Surety Bonds – An Overview from the Surety Information OfficeOutside Contributor
This content is provided by the Surety Information Office, suretyinfo.org.
A surety bond is a written agreement where one party, the surety, obligates itself to a second party, the obligee, to answer for the default of a third party, the principal.
- Contract Surety Bonds provide financial security and construction assurance on building and construction projects by assuring the project owner (obligee) that the contractor (principal) is qualified to perform the work and will pay certain subcontractors, laborers, and material suppliers.
Contract surety bonds include:
- Bid bonds, which provide financial assurance that the bid has been submitted in good faith, and that the contractor intends to enter into the contract at the price bid and provide the required performance and payment bonds.
- Performance bonds, which protect the owner from financial loss should the contractor fail to perform the contract in accordance with its terms and conditions.
- Payment bonds, which guarantee that the contractor will pay certain subcontractors, laborers, and material suppliers associated with the project.
- Maintenance bonds, which normally guarantee against defective workmanship or materials for a specified period.
- Subdivision bonds, which guarantee to a city, county, or state that the principal will finance and construct certain improvements such as street, sidewalks, curbs, gutters, sewer, and drainage system
How are surety bonds obtained?
Surety bonds are issued through surety bond producers, also known as agents and brokers, who are knowledgeable about the surety and construction industries. Surety bond producers usually work in agencies that specialize in surety bonds or in insurance agencies that have a sub-specialty in surety bonds.
The professional surety bond producer usually maintains a business relationship with several surety companies, which enables the producer to match a contractor with an appropriate surety company. A good surety company and surety bond producer will help a contractor maintain and increase its surety capacity. Names of producers specializing in surety bonds can be obtained from the National Association of Surety Bond Producers (NASBP). NASBP members adhere to professional standards that demonstrate professionalism, expertise, and innovation in surety bonding.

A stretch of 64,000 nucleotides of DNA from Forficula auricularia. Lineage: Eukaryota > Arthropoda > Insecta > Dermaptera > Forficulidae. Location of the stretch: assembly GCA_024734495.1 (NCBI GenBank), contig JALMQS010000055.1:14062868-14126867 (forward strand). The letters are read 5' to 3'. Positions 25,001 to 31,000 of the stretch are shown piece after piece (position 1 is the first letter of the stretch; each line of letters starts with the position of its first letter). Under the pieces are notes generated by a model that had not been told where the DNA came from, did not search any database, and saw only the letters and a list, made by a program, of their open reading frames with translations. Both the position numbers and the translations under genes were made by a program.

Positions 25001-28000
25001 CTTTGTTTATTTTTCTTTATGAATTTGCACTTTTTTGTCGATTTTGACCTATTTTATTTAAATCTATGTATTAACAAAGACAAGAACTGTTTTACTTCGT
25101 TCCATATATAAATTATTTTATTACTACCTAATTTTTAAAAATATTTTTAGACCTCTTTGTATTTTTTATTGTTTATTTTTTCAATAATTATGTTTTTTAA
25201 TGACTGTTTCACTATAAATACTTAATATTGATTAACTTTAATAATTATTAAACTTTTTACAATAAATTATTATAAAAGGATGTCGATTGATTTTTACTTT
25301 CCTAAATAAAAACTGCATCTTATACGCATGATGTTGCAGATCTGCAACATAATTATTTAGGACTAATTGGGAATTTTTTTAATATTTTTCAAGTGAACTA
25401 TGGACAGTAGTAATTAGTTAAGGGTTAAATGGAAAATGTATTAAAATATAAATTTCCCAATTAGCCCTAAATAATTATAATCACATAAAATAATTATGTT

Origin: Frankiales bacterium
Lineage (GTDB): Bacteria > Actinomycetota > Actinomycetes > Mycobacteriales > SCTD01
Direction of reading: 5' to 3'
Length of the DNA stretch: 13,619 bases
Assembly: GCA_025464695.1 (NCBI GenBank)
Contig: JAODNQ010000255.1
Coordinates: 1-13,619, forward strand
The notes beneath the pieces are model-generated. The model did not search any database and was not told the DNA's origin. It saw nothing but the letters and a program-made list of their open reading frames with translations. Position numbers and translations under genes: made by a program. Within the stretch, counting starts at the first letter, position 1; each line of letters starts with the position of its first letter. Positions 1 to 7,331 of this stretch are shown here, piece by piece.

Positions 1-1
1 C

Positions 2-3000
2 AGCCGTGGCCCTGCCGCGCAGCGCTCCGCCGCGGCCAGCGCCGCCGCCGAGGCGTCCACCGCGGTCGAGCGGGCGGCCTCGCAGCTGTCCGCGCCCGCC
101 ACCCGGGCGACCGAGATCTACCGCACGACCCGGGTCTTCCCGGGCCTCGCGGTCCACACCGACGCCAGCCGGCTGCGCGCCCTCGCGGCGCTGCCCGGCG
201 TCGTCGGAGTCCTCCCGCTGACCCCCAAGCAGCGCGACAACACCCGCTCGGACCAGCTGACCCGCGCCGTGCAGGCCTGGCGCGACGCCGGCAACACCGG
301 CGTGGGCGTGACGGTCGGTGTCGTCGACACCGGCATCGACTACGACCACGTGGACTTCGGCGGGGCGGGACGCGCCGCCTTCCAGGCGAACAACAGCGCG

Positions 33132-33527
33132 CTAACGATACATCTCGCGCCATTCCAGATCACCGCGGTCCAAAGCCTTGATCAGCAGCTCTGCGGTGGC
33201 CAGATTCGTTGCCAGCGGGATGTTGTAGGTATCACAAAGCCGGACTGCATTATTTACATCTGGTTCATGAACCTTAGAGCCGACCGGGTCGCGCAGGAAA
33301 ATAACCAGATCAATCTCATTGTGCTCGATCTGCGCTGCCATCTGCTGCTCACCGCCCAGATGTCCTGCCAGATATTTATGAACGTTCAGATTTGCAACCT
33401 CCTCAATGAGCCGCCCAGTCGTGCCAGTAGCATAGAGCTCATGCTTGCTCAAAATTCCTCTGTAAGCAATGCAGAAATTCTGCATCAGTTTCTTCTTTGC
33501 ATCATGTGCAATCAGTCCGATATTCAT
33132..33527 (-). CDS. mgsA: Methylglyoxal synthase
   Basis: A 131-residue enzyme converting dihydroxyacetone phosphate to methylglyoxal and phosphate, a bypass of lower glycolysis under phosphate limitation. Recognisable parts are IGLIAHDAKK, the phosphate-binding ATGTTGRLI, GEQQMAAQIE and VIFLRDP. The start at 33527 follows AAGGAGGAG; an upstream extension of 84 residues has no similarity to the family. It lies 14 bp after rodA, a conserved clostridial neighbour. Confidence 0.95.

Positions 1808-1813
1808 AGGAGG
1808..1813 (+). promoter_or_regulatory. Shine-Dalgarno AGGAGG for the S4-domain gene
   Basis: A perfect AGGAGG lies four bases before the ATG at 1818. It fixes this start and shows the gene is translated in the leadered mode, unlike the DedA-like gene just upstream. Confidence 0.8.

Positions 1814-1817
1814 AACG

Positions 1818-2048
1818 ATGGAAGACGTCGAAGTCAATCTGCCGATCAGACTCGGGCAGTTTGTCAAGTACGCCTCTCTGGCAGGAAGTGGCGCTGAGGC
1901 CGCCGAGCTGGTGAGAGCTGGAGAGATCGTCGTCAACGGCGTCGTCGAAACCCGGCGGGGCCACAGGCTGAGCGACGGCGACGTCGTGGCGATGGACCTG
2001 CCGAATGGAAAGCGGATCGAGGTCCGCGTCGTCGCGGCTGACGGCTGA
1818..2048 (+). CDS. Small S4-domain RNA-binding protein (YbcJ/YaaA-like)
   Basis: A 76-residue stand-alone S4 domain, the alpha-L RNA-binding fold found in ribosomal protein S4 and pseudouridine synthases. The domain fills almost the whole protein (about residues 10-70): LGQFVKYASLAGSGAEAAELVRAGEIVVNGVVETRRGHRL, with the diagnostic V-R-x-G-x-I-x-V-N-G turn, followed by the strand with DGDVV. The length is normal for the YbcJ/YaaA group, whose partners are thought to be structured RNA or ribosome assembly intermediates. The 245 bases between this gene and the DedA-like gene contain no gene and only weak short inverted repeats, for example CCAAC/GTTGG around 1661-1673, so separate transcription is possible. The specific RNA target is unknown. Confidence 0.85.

NASBP is the international organization of professional surety bond producers and brokers. NASBP represents over 5,000 personnel who specialize in surety bonding, provide performance and payment bonds for the construction industry, and issue other types of surety bonds for guaranteeing performance, such as license and permit bonds. NASBP’s mission is to strengthen professionalism, expertise, and innovation in surety and to advocate its use worldwide.
What is a surety company?
Most large property and casualty insurance companies have surety departments. In addition, there are some companies for which surety bonds make up all or most of their business. In either case, in order for a company to write a surety bond in the United States, it must be licensed by the insurance department of one or more states. Although there are some exceptions, generally a surety company must be licensed by the state in which it is doing business or by the state where the obligation guaranteed by the bond is being performed.
Surety companies are represented by The Surety & Fidelity Association of America (SFAA), a District of Columbia non-profit corporation whose members are engaged in the business of suretyship. Member companies collectively write the majority of surety and fidelity bonds in the United States. SFAA is licensed as a rating or advisory organization in all states, as well as in the District of Columbia and Puerto Rico, and it has been designated by all state insurance departments except Texas as a statistical agent for the reporting of fidelity and surety experience. SFAA represents its member companies in matters of common interest before various federal, state and local government agencies.
- Visit the FAQ section for a list of answers to a number of frequently asked questions about contract surety bonds.
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Post provided by the Surety Information Office, suretyinfo.org.